"But the cost of the kindle copy is almost 0, since it's a copy", someone may say. I tried to think if this is true or not. And here are my thoughts:
Price of the kindle=
Amazon profit (per book)
Publisher's profit (per book)
Writer profit (per book)
Creating the kindle version cost (once)
Wireless shipping cost (for 3G "Kindles" which Amazon must pay something to the 3G provider I guess).

So the real cost is the writer's % (which I hope is more than 1$ per book) and the wireless shipping (+ creating the kindle version, but that's just once for each book). All the rest, is profit for Amazon and the Publisher.
However, I don't think Amazon and the publisher are willing to gift the possible profit from the kindle version, to each person who purchases a hardcopy. Because, as I said before, it's possible that, one will buy, two will read (and at the same time, not one after the other, which would be a different thing). So if two want to read, Amazon would rather sell twice.

I'm afraid we won't see it happen after all. Some discount when you purchase both formats, is the best I can expect...

Posted on Jan 13, 2013 4:05:21 PM PST
G. Weiss says:
Yet note: Amazon has just given a ripped copy of every CD ever purchased through them to the purchaser and gooing forward will do the same. That's exactly what I am talking about for books.

In reply to an earlier post on Jan 13, 2013 6:07:01 PM PST
@G. Weiss:

No, it's not exactly what you're talking about for books.

First of all, it's not "every CD ever purchased through them"; it's only selected CDs. At this moment, there seem to be 37,282 Autorip selected CDs.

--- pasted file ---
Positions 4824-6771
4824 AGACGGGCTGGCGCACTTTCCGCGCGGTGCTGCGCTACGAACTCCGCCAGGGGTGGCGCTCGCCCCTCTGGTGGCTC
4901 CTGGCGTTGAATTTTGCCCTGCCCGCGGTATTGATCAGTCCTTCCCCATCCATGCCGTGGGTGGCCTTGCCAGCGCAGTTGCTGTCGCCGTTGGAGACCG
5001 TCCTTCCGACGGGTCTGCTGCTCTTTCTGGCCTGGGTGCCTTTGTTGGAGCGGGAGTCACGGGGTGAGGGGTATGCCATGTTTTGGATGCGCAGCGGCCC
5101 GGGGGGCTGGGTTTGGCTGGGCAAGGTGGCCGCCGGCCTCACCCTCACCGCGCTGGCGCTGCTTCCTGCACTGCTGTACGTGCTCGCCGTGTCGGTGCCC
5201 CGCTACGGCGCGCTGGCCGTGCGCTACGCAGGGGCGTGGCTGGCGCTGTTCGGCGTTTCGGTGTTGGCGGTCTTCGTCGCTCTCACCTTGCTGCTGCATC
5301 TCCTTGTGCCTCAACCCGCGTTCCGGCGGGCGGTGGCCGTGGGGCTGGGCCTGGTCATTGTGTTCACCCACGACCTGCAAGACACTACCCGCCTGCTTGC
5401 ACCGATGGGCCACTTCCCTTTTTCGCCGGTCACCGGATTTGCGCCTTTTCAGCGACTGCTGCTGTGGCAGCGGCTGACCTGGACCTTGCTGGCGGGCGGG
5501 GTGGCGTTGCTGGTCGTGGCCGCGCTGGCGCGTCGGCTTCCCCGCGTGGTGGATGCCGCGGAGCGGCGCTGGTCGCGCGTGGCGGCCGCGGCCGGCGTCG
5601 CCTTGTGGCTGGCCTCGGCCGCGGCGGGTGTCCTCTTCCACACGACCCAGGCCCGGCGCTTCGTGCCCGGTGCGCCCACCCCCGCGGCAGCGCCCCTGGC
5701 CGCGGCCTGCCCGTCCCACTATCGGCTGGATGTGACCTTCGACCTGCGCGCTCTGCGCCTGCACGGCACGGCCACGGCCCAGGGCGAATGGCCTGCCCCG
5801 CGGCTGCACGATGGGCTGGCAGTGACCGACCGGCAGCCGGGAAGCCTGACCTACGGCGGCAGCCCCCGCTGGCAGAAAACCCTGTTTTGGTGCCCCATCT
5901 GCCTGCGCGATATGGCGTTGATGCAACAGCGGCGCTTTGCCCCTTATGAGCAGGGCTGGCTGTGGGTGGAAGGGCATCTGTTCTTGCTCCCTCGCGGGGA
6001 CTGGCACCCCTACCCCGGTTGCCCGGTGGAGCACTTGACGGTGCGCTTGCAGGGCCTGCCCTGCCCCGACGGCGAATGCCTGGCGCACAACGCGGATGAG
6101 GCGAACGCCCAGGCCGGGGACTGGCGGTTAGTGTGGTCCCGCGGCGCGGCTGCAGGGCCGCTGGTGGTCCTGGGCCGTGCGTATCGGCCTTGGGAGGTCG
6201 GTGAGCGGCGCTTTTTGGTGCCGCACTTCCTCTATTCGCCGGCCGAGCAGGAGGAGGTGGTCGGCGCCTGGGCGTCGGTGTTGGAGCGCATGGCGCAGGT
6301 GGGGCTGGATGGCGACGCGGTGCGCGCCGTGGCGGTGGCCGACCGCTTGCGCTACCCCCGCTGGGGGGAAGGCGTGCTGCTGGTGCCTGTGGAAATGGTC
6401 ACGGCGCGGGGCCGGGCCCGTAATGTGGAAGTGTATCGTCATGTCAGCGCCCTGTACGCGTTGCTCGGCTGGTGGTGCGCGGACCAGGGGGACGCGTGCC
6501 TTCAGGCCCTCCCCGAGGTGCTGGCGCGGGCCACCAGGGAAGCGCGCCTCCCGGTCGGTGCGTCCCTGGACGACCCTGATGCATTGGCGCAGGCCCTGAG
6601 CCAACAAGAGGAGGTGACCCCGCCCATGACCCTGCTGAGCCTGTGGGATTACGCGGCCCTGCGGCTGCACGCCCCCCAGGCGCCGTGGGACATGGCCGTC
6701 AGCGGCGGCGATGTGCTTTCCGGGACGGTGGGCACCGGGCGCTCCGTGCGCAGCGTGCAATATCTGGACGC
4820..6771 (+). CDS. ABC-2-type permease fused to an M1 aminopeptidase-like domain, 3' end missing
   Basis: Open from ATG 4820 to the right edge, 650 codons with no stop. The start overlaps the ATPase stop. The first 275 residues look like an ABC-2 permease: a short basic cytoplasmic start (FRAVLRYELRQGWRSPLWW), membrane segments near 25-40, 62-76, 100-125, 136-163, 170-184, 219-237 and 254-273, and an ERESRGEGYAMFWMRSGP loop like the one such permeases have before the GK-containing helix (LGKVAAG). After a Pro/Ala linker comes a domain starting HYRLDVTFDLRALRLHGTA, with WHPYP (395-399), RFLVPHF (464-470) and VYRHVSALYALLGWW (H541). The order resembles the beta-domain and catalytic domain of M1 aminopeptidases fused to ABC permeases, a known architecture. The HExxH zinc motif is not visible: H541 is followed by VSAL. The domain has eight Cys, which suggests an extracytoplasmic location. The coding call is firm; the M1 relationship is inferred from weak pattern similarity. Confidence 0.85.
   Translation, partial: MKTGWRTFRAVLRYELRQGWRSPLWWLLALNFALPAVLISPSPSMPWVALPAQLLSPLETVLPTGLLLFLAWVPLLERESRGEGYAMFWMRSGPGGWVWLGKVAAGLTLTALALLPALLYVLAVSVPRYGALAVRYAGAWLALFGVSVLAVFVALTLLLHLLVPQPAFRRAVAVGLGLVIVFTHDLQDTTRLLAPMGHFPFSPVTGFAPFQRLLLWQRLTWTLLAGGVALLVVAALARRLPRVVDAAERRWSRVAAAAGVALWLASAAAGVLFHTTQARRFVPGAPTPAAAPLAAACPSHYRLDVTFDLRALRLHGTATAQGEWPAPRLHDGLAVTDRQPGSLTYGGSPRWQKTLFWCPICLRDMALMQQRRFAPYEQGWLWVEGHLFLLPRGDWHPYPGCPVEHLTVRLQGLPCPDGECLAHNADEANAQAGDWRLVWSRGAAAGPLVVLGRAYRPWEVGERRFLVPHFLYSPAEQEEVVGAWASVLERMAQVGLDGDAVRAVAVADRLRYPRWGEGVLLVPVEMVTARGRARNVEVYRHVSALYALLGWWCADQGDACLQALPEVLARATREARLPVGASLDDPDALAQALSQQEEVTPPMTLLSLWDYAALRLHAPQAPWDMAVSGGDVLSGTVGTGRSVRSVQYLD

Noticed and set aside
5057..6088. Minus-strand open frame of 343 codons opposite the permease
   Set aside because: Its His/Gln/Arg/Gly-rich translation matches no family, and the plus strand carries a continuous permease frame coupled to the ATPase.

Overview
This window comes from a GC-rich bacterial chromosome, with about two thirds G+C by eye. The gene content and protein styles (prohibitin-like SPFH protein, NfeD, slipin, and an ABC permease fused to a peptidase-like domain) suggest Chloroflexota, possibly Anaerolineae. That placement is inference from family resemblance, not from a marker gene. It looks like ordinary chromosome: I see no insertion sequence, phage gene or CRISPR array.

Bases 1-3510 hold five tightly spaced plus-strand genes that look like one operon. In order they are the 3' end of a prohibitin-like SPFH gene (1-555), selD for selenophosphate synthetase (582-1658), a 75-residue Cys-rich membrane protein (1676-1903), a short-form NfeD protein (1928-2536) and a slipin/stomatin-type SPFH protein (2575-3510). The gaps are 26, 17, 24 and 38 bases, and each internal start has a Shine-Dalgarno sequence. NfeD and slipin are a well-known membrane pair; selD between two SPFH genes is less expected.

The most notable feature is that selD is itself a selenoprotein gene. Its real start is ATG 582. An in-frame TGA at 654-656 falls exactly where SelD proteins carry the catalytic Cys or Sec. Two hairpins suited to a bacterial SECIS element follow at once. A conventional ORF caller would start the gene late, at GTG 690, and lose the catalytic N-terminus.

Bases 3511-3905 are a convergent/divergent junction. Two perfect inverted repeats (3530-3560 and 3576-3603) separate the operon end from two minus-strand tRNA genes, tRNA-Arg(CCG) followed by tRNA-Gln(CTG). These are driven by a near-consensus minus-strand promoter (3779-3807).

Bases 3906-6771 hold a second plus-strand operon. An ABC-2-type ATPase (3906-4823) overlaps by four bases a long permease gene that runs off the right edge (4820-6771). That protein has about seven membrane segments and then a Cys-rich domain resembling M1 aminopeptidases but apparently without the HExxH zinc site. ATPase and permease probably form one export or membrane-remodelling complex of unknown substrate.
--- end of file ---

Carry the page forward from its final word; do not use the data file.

But it's not really the same thing as with books. As the name suggests, with Autorip you can get the same MP3 files that you would have gotten had you "ripped" the CDs yourself. There is no comparable way to "rip" paper books into electronic books.

In reply to an earlier post on Jan 13, 2013 6:41:57 PM PST
G. Weiss says:
I think you are incorrect. Books are typeset digitally now, not with lead type. And if I buy a Kindle (or non Kindle e-book), yes, anyone in my family can read at the same time. If I buy the hard copy, I can read it and sell it/pass it on/loan it to 50 people. It's not as different as you think. I buy Baen books, they are non- DRMed, and I don't give them away while keeping them. Because I want Baen to stay in business. And if I were a pirate (as so many are), I would pull the DRM and throw it on the torrents. The people damaged by this policy aren't the crooks, or those who want writers to make money so they can keep writing.

Posted on Jan 13, 2013 7:46:15 PM PST
Last edited by the author on Jan 13, 2013 7:47:02 PM PST
Scamp says:
I would suggest you write to Amazon with your suggestions. This is all wrapped up in DRM and other complications. Nothing to be solved here.

Oh, and this is an old thread. Nothing has been solved on this matter since May 2009, back when this old thread was started. Nothing will be solved until... well, the whole DRM thing is just a memory. Frankly, I hope some form of DRM is here to stay. There are too many self-entitled people who want something for nothing.

Quality is not free.

EDITED for clarity

In reply to an earlier post on Jan 13, 2013 8:30:25 PM PST
G. Weiss says:
I've done that, of course. And I have posted on this thread for years. And I have discussed it on my blog. And authors I buy have instituted non-DRM policies, as has TOR. And I preferentially buy from Baen, who if they don't bundle an e-copy, charge very little for older e-copies so I can at least buy up a second copy. I also believe at least one UK SF line has said they will bundle an e-copy. It's an evolving market, and this is just one thread of 1000s.